Tuesday, October 19, 2010

Gobi Desert Diaries: All creatures great and small, part 2.

Perhaps the most charismatic of the Mongolian predators is the Snow Leopard, Uncia uncia, seen here at the Natural History Museum in Ulaanbaatar. Sadly I did not get to see one of these great cats, as they are fairly rare and highly reclusive.

This is the closest I got to a hedgehog during my stay in Mongolia, although previous KID expeditions have met hedgehogs up close. This pelt likely belonged to a Long-Eared Hedgehog, Hemiechinus auritus, although a second species, the Daurian Hedgehog Mesechinus dauuricus is found in northern Mongolia. Pelts like these were traditionally placed near the entrance of a ger to ward off bad spirits. I think it is quite interesting the way that the pelt has kept the shape of a curled hedgehog even though all of the bones and innards are gone.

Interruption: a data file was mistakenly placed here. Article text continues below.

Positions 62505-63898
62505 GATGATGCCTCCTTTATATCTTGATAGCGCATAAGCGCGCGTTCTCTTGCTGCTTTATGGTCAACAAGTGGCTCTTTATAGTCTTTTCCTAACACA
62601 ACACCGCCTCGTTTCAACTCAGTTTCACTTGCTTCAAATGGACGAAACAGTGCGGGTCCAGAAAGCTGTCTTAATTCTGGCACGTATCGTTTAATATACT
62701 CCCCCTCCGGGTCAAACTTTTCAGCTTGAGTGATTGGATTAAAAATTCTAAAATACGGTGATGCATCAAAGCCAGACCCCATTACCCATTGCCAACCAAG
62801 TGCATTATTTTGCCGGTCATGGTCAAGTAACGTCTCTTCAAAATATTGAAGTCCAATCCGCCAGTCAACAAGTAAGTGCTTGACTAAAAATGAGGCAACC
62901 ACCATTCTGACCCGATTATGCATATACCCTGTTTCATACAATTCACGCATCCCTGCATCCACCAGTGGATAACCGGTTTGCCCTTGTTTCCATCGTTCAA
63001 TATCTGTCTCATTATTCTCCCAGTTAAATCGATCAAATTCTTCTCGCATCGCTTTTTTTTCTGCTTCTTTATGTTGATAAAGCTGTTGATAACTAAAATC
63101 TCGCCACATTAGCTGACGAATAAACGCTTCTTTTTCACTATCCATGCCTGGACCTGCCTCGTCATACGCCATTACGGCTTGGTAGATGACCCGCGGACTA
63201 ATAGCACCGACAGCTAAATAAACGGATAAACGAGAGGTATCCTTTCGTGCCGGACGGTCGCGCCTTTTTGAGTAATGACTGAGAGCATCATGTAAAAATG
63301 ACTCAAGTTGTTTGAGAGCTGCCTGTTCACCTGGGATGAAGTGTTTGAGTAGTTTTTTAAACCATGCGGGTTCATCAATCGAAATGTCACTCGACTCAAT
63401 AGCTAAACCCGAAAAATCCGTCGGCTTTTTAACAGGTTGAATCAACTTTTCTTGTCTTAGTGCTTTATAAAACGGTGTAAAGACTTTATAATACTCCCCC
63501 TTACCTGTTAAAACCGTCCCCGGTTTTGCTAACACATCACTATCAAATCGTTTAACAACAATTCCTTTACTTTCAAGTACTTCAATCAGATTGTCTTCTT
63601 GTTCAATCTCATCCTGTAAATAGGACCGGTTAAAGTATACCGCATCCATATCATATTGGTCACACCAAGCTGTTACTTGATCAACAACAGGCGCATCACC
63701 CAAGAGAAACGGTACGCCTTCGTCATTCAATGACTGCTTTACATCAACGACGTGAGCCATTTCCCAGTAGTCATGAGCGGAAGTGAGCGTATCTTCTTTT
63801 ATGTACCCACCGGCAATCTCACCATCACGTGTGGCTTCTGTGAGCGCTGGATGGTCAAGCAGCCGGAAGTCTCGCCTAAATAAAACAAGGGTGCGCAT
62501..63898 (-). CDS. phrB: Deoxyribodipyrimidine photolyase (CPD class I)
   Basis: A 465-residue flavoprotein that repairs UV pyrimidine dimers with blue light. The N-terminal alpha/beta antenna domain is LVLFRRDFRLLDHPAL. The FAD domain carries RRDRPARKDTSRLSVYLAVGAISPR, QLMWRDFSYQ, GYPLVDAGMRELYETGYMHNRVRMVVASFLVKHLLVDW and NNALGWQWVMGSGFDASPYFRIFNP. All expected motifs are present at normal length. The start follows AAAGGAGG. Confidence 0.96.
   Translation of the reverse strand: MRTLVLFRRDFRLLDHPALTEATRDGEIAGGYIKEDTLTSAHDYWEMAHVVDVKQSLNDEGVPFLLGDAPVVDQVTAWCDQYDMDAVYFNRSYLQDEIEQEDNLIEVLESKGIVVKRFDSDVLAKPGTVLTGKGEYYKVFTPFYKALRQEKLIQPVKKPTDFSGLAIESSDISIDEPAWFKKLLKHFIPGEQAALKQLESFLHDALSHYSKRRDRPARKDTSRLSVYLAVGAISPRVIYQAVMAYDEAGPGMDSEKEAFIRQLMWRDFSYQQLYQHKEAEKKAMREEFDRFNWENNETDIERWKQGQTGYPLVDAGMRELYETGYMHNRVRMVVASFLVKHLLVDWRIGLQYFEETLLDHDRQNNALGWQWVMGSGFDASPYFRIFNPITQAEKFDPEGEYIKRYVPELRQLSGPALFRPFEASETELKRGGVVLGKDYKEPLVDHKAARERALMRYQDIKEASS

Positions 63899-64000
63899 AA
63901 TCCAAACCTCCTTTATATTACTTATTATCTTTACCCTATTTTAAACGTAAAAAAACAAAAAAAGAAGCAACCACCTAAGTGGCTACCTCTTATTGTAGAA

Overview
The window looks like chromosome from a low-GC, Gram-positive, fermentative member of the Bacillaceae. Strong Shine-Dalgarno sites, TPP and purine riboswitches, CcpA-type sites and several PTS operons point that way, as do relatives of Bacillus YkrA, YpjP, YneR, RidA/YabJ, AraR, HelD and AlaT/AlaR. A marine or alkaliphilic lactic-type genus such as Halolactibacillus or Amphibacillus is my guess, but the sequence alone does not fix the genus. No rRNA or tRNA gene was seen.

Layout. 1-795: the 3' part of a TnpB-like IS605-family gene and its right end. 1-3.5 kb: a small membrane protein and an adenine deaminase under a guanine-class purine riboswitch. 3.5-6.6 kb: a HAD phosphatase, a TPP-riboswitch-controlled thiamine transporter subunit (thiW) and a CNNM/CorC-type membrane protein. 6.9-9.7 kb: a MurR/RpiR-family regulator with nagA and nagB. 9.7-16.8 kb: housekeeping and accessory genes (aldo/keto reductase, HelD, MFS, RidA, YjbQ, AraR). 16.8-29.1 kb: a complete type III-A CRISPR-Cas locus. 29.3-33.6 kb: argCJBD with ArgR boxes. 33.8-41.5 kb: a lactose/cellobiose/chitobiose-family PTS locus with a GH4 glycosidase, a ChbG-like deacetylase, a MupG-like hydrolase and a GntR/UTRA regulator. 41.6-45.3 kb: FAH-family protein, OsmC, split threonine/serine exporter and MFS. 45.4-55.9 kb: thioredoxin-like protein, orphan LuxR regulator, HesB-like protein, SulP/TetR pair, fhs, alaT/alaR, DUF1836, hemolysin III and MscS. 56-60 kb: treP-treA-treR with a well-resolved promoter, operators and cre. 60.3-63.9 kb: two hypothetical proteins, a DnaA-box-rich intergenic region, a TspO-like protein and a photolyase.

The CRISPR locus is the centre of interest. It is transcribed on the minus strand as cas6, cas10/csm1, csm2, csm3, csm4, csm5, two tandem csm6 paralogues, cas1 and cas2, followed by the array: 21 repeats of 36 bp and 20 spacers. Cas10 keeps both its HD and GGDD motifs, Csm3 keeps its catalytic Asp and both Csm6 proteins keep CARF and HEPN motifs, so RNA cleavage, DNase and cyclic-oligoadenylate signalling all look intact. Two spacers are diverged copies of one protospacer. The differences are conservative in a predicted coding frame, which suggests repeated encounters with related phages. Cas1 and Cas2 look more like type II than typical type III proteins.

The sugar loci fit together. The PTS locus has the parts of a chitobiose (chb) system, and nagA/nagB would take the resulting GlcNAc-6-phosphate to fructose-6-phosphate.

Another important animal on the Mongolian steppe is the wolf, Canis lupus. I’m about halfway through an excellent book called Wolf Totem, a semi-autobiographical book about a young Han Chinese who left Beijing to work in Inner Mongolia with sheep, horse, and goat herders during the Cultural Revolution. There’s a lot of interesting anecdotes about the relationship between humans, sheep, wolf, and grassland. If you’re interested in a unique perspective on the traditional Mongolian lifestyle, I can only recommend this book. You can find the English translation through Chapters.


  1. The hedgehog pelt looks remarkably similar to the hedgehog that lives with you in Alberta.